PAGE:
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Chapter 2. "Thy People Shall Be My People": Typology, Gender, and Biblical Converts

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pp. 40-81

God’s charge to Abram in Genesis 12.1, “Get thee out of thy country, and from thy kindred, and from they father’s house, unto a land that I will show thee,” captures the inextricable link between the formation of a new identity and the necessary separation from earlier attachments such a new identity demands; in answering this divine call, Abram enters into a privileged, covenantal...

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Chapter 3. "The Meaning, Not the Name I Call": Converting the Bible and Homer

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pp. 82-111

The Augustinian paradigm for conversion, inspired by the call of tolle lege, “Take up and read,” proposes an important connection between textual encounter and religious transformation, a connection that may already be suggested by—or perhaps read back into—Jesus’ explanation for his use of parables.1 Mark (revised in Matthew and strikingly absent in Luke) reports...

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Chapter 4. Alchemies of Conversion: Shakespeare, Jonson, Vaughan, and the Science of Jewish Transmutation

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pp. 112-151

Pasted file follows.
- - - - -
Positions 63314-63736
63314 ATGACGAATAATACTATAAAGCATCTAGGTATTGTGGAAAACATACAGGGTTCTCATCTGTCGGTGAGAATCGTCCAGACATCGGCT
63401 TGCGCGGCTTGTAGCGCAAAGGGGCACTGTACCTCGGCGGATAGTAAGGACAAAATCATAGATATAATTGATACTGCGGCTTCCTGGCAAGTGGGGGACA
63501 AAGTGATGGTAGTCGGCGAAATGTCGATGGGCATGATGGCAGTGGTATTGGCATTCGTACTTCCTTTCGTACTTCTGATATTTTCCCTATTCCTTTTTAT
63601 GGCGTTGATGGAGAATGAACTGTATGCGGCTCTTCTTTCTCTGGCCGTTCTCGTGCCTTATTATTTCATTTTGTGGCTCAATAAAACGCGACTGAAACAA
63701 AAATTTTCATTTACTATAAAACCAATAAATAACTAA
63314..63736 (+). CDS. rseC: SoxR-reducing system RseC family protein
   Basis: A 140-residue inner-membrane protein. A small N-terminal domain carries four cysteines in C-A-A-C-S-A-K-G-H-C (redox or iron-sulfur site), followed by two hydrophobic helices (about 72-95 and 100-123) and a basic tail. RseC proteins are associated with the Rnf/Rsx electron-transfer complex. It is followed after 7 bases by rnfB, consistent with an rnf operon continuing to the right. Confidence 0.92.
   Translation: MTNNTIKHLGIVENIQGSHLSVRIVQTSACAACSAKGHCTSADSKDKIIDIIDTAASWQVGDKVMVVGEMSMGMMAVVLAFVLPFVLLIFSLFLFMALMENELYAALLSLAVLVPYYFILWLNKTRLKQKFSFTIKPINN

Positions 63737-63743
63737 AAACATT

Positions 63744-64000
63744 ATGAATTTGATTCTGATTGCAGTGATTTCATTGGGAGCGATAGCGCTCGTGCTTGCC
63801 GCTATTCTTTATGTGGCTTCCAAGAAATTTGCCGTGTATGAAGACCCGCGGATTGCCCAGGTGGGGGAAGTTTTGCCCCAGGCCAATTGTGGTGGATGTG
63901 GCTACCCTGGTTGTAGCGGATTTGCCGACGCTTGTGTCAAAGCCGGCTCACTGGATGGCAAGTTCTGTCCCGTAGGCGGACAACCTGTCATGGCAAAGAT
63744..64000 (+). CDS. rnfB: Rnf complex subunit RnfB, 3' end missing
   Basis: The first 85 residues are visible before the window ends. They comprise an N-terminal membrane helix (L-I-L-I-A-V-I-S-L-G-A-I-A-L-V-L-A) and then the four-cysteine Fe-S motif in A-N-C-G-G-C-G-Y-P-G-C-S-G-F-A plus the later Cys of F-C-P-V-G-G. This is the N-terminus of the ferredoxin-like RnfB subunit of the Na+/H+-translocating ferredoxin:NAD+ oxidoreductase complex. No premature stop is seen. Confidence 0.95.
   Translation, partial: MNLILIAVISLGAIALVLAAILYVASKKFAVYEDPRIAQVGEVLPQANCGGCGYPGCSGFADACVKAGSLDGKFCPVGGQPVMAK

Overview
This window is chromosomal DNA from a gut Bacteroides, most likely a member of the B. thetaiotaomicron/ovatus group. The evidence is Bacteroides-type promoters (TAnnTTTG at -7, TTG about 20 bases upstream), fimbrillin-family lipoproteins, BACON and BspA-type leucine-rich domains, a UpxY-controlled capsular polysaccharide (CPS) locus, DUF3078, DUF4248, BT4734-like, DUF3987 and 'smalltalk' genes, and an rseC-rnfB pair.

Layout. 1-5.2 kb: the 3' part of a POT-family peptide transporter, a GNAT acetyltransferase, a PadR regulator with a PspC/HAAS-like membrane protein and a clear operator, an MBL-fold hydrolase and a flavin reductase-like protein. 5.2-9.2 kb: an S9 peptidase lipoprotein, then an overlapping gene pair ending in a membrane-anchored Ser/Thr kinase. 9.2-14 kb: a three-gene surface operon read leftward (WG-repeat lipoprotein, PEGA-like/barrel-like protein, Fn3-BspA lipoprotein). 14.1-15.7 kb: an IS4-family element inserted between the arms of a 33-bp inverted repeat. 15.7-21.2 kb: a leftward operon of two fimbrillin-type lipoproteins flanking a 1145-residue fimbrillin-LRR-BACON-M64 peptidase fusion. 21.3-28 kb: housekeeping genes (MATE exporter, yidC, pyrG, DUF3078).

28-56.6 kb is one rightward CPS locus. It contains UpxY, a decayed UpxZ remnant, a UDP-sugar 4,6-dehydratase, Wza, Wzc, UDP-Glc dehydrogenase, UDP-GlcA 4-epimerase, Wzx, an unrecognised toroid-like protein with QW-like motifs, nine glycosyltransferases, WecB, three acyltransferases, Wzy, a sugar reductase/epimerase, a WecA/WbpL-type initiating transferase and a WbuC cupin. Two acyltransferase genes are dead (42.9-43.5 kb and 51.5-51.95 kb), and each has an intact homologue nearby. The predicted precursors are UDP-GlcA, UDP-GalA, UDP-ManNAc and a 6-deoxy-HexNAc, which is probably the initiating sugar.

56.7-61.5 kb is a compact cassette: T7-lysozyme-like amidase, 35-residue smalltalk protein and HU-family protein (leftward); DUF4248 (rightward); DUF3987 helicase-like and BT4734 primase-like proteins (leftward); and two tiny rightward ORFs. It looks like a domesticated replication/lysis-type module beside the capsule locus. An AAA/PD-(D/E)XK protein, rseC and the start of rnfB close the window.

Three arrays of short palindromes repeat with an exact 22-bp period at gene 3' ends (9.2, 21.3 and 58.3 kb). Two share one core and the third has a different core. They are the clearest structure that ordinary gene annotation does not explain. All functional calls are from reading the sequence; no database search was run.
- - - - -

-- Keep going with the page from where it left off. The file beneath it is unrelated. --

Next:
In February 2007 a memo was circulated by the offices of Georgia state legislator Ben Bridges, calling for the elimination of the teaching of evolution in public schools on the grounds that it was derived from “Rabbinic writings” and other Jewish texts. While it may come as a surprise to some that “tax-supported evolution science” is really a Jewish plot, and that “evolutionism"...

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Chapter 5. Conversion and Enthusiasm: Radical Religion and the Poetics of Paradise Regained

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pp. 152-192

The fictions of conversion I have addressed in the preceding chapters render their transformations as changes from one more or less visible state/status to another, whether it be the “conversion” of Rahab and Ruth from heathen to Hebrew, biblical text and Homeric epic from ancient language to modern vernacular, or base metal to gold and quintessence. In each of these case studies...

Notes

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pp. 193-230

Bibliography

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pp. 231-254

Index

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pp. 255-260

Acknowledgments

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pp. 261-263


E-ISBN-13: 9780812208191
E-ISBN-10: 0812208196
Print-ISBN-13: 9780812244823
Print-ISBN-10: 0812244826

Page Count: 288
Publication Year: 2013

Research Areas

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Subject Headings

  • English literature -- Early modern, 1500-1700 -- History and criticism.
  • Christianity and other religions -- Judaism -- History -- 17th century.
  • Religion and literature -- England -- History -- 17th century.
  • Jews in literature -- History and criticism.
  • Conversion in literature -- History -- 17th century.
  • Culture conflict in literature -- England -- History -- 17th century.
  • Hebrew literature -- Appreciation -- England.
  • Jews -- Conversion to Christianity.